Puzzle mess-ups matter to passionate puzzle people as much as the most egregious journalistic errors.

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You don’t mess with the puzzle people!

It is a truth long well known among newspaper folk that those loyal readers devoted to their daily and weekly puzzles will roar with fury and frustration should a news organization’s mistakes keep them from their brain-boosting puzzle pleasures.

There was nothing puzzling about the fact that my week began Monday with emails and telephone calls from several hundred readers angry and disappointed that the Sunday Star crossword clues and the previous week’s crossword solution was partially blocked by an advertisement, making it unreadable.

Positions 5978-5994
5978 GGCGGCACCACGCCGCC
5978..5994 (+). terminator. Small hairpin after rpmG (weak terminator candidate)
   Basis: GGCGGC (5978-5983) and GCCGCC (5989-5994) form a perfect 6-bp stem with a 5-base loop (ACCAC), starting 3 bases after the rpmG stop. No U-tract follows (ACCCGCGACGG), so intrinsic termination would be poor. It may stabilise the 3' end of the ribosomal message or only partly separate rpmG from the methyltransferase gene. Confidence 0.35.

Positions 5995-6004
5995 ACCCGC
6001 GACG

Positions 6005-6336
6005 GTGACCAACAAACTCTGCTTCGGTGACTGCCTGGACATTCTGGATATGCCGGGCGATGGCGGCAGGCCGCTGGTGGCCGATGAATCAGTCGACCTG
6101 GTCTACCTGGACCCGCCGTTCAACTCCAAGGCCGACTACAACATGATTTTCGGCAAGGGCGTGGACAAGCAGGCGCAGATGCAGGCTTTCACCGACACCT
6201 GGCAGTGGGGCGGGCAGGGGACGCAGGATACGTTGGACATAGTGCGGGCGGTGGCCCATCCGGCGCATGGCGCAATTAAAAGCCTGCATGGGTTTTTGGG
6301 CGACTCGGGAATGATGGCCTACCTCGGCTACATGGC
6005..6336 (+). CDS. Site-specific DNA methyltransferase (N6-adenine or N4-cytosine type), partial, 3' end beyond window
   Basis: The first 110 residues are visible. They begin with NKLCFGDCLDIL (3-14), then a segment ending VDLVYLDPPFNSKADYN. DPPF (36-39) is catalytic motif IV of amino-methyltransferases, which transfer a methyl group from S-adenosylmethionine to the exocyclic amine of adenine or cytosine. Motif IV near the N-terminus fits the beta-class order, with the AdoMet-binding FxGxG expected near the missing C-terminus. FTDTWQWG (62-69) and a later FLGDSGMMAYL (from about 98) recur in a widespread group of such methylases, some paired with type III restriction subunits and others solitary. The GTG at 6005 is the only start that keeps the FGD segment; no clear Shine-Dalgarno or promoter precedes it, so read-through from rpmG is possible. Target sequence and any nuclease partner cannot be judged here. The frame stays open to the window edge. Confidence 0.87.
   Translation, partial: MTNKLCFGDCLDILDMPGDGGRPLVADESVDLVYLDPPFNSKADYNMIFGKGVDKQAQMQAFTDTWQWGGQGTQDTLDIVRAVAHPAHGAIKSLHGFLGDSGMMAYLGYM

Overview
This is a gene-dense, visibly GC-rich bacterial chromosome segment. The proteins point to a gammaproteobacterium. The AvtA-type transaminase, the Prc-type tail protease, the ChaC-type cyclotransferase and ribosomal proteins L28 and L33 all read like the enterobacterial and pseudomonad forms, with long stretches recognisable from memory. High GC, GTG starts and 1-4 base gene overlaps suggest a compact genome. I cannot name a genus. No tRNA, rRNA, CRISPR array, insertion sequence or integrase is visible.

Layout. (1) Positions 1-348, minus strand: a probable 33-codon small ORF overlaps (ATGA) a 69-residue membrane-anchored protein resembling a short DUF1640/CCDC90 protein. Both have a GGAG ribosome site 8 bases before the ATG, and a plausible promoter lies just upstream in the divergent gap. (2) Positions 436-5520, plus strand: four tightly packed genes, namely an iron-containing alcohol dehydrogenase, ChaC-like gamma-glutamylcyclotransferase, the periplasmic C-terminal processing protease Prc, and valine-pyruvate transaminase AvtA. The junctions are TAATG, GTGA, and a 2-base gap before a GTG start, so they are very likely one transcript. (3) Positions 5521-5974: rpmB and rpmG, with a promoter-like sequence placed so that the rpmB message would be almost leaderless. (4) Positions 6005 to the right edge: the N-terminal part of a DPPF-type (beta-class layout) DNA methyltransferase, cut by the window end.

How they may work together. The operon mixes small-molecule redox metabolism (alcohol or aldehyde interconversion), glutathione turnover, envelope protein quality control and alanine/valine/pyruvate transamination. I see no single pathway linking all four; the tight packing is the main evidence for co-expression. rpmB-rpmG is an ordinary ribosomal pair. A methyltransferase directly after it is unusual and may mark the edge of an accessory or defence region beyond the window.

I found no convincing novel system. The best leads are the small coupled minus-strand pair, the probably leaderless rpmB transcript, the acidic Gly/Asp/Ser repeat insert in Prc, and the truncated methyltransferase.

Unfortunately, this was the second week in a row that production problems led to puzzle errors. The previous Saturday, the puzzle solutions usually published in the Saturday Life section were inadvertently omitted.

This resulted in readers doubling down on their anger and wondering – with a great many exclamation marks – how these errors occurred and what the Star planned to do to prevent such further disruption to their puzzle habit.

“Last Saturday, I searched high and low for the answers to the Saturday crosswords, to no avail. Today I find that part of the answers to last week’s Sunday puzzle and some of the clues to today’s puzzle are missing due to advertising,” a Mississauga reader wrote. “Whatever happened to proof-reading?”

“Today’s error in your paper has trumped all your previous goofs!! So much for my Sunday morning coffee and crossword,” said another reader.

To read the rest of this column, please go to the Toronto Star’s website, where it was first published

H.G. Watson was J-Source's managing editor from 2015 to 2018. She is a journalist based in Toronto. You can learn more about her at hgwatson.com.